Procedures > Neck & Upper Back > Cervical Epidural Steroid Injections

Cervical epidural steroid injections reduce inflammation and decrease swelling of pinched nerves in the neck and upper back, or cervical spine, thus relieving pain.

Who is a candidate?

Patients who have pain due to:

  • Cervical radiculopathy—A pinched nerve in the neck that radiates pain into the shoulder, and sometimes down the arm and into the hand.
  • Spinal stenosis-A condition in which the spinal canal narrows and compresses the spinal cord and nerves.
  • A herniated cervical disc—A bulge or rupture in one of the shock-absorbing discs between the spinal vertebrae in the cervical spine (neck and upper back). When the filling leaks out of the disc, it can irritate sensitive nerve roots and cause pain that travels from the neck into the shoulders, arms and hands.

Dr. Steve Aydin and Dr. Sanjay Bakshi answer questions
about cervical epidural steroid injections

Who is a candidate for cervical epidural steroid injections?

We use cervical epidural steroid injections in several different settings:

  • When someone has a pinched nerve in the neck or upper back with pain radiating down their arm and more-conservative treatments like physical therapy or oral medications haven't worked.
  • When neck or upper-back pain prevents patients from getting back to work and enjoying their life.
  • When a patient is in too much pain to tolerate physical therapy and has not gotten enough pain relief from prescribed medications.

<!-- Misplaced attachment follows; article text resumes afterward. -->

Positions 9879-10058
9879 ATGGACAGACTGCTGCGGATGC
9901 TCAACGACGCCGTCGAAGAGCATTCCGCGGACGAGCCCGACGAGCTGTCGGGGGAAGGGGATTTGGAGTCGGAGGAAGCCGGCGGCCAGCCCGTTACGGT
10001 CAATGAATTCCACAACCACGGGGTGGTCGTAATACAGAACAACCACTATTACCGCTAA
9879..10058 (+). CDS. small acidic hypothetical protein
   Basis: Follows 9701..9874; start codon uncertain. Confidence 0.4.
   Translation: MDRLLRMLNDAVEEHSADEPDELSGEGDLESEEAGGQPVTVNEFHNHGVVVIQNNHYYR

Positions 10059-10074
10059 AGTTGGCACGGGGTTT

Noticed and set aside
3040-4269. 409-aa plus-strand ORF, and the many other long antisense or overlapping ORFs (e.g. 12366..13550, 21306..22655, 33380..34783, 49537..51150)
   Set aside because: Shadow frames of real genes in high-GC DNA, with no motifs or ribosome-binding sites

Do epidural steroid injections fix the cause of the pain?

Epidural steroid injections indirectly fix the cause of the pain. They do not change structural abnormalities such as herniated discs or spinal stenosis. However, epidural steroid injections do take away the resulting inflammation which is causing the nerve root to be irritated.

How, then, do steroid injections relieve pain?

Steroid injections can relieve pain by decreasing the swelling around pinched nerves. This helps calm the excitability of irritated nerves, which then lessens the transmission of pain signals to the brain.

Are the steroids used in pain management the same kind that some athletes use?

No. We use corticosteroids to help decrease inflammation and swelling and control pain. The steroids that some athletes use are anabolic steroids, which help to build muscle.

The corticosteroids we use at Manhattan Spine and Pain Medicine are in a category called glucocorticoids. Examples include prednisone, hydrocortisone, methylprednisolone and dexamethasone.

What is the epidural space?

The spinal cord is surrounded by spinal fluid kept in place by the dura-a tough sleeve that surrounds the brain and spinal cord and prevents the spinal fluid from leaking out. The prefix "epi" means over, so the epidural space is the space outside the dura. Epidural injections put medication into this space.

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